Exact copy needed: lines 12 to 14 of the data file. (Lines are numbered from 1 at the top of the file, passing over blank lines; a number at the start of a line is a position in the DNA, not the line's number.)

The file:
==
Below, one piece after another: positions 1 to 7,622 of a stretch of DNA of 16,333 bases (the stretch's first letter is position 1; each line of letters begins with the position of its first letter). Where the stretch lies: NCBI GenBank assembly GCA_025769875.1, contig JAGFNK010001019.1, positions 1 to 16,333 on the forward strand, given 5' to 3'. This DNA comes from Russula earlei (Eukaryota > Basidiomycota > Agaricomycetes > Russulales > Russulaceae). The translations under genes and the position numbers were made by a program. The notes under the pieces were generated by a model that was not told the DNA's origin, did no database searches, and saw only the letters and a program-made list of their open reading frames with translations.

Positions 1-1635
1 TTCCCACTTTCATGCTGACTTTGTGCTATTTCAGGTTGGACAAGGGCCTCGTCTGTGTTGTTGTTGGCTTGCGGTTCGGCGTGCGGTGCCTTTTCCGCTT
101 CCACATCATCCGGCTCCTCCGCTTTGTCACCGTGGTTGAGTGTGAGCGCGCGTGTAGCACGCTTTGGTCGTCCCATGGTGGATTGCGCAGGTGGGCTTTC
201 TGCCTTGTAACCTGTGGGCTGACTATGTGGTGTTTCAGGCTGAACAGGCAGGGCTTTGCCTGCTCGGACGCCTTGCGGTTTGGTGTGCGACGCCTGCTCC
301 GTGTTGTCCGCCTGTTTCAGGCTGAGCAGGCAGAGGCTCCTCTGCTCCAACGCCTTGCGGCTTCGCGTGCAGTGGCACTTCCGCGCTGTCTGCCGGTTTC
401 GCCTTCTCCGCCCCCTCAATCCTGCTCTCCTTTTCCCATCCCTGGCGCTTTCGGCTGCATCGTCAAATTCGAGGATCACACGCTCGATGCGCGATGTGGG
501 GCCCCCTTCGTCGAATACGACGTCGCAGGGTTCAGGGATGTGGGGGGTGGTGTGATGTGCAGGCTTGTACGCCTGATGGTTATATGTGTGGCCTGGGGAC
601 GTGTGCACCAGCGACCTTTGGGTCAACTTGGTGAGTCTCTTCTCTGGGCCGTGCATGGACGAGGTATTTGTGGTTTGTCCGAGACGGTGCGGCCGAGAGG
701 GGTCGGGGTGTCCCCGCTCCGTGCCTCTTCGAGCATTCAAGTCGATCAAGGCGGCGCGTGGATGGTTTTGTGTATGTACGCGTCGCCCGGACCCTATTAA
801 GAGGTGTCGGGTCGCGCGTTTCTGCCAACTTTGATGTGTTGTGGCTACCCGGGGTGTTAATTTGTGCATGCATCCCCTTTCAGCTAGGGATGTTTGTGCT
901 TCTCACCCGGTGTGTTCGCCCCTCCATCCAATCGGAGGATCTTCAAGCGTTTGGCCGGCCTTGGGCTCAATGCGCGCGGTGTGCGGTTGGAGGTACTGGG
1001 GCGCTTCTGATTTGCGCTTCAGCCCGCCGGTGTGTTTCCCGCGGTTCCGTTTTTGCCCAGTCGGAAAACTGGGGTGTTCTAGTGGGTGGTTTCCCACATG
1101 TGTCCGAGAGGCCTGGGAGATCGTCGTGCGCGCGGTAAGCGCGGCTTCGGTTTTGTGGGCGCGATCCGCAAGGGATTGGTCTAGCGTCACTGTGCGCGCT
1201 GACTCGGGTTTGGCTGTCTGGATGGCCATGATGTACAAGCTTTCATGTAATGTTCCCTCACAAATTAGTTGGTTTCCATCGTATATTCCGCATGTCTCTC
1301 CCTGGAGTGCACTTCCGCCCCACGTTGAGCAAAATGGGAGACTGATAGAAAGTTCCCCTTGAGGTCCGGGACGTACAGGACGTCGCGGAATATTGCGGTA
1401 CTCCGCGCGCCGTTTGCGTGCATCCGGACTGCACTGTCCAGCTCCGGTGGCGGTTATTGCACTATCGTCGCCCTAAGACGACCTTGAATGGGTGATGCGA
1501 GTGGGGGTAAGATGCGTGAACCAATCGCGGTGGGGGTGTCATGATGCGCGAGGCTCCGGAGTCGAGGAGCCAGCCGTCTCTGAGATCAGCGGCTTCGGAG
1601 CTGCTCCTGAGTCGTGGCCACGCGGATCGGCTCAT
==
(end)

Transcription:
901 TCTCACCCGGTGTGTTCGCCCCTCCATCCAATCGGAGGATCTTCAAGCGTTTGGCCGGCCTTGGGCTCAATGCGCGCGGTGTGCGGTTGGAGGTACTGGG
1001 GCGCTTCTGATTTGCGCTTCAGCCCGCCGGTGTGTTTCCCGCGGTTCCGTTTTTGCCCAGTCGGAAAACTGGGGTGTTCTAGTGGGTGGTTTCCCACATG
1101 TGTCCGAGAGGCCTGGGAGATCGTCGTGCGCGCGGTAAGCGCGGCTTCGGTTTTGTGGGCGCGATCCGCAAGGGATTGGTCTAGCGTCACTGTGCGCGCT